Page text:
Wellness on a Grand Scale

How one master planned community in Florida is encouraging homeowners to take charge of their health and well-being

By Stacey Freed | August 1, 2020
The community garden at the Lake Nona master planned community in Orlando, Florida
The Lake Nona master planned community offers pocket parks, community gardens, and free community events. | Photo: Courtesy Lake Nona

The goal for Lake Nona, an 11,000-acre master planned community in Orlando, Fla., was to create the ideal place to “inspire human potential,” says Karlee Kunkle, senior communications manager for Tavistock Development Co. “We say health and well-being start in your home, not when you get to the doctor’s office,” she says. 

 

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To that end, one obvious feature of this MPC is the 40 miles of trails that snake through its neighborhoods and commercial sections, encouraging activity among residents and those who work there. There are also pocket parks, community gardens, and free community events, including yoga and meditation. “We really try to focus on creating opportunities for people to live their best life,” Kunkle says. 

A city within a city, Lake Nona boasts about 16,000 residents in more than a dozen different neighborhoods built by home builders such as PulteGroup, Taylor Morrison, David Weekley Homes, Ashton Woods, and Craft Homes, a Tavistock builder. The community includes two hospitals and a soon-to-be teaching hospital associated with the Central Florida College of Medicine.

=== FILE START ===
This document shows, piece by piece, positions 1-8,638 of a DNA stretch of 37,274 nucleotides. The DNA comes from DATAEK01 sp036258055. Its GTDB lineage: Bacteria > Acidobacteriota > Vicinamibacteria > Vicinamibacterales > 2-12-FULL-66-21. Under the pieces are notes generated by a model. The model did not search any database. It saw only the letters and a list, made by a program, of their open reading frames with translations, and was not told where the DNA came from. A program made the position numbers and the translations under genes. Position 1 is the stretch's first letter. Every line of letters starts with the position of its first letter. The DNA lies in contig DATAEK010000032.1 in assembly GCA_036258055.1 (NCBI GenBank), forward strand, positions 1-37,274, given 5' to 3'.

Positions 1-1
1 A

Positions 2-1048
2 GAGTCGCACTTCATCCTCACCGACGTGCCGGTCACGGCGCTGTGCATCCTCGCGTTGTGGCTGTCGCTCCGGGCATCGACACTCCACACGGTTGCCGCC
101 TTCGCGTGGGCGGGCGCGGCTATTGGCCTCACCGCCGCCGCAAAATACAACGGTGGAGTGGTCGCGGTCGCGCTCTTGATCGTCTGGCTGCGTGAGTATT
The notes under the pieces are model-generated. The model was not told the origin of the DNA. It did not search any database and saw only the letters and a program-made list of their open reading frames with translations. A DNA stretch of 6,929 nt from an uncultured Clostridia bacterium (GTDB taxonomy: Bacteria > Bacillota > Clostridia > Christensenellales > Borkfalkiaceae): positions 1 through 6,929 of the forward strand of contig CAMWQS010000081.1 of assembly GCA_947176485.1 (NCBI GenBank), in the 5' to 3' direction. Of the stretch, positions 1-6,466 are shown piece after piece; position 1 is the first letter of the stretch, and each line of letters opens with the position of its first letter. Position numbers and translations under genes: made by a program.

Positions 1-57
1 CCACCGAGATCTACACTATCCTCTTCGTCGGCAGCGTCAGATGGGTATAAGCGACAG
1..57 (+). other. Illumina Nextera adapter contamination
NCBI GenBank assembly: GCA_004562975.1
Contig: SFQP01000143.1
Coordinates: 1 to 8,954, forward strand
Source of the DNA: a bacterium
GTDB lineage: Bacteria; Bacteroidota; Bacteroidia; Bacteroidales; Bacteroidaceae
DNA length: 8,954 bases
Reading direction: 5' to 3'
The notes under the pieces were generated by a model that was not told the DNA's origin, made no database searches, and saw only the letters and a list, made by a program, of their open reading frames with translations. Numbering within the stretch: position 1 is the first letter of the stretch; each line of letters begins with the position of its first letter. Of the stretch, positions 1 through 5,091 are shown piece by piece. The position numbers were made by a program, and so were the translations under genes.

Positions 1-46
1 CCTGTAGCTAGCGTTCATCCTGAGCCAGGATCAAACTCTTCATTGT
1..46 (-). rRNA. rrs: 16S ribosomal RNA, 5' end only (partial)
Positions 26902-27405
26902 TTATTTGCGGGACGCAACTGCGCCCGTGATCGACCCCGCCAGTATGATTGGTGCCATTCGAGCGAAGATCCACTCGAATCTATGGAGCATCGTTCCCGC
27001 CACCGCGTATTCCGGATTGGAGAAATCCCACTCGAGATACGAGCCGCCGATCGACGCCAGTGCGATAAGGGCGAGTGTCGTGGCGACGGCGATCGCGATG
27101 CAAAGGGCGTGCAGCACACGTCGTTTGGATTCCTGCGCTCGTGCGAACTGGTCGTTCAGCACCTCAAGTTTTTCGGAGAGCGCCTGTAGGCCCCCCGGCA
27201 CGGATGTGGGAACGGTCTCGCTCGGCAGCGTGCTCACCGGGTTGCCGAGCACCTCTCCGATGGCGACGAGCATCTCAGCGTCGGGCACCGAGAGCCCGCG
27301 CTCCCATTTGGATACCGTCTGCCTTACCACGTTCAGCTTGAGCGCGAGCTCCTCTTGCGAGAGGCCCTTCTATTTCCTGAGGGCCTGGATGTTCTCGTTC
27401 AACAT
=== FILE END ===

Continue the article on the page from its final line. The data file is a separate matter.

Lake Nona yoga in the park
Community activities, such as outdoor group yoga classes, are a cornerstone of the wellness-driven vision for Lake Nona, in Orlando, Fla. | Photo: Courtesy Lake Nona

 

While builders aren’t required to build “healthy homes” per se, the community itself is focused on well-being, and consumers seek to move there as a result. “Our residents are great brand ambassadors for us,” Kunkle says. “They tell our story so well.” 

Also in the community is the Wellness Home built on Innovation and Technology (WHIT), an initiative managed by the Lake Nona Institute, a nonprofit scientific research group. WHIT is a place for entrepreneurs to road-test products and apply new technologies and design ideas in a real life environment. 

Whether Lake Nona residents are healthier than those living in other places is also being studied, Kunkle says. For the past six years, the community has been conducting research based on the Framingham Heart Study, which examines the impact of living and working in a healthy environment.

 

Stacey Freed writes about design from her home in Pittsford, N.Y.

 

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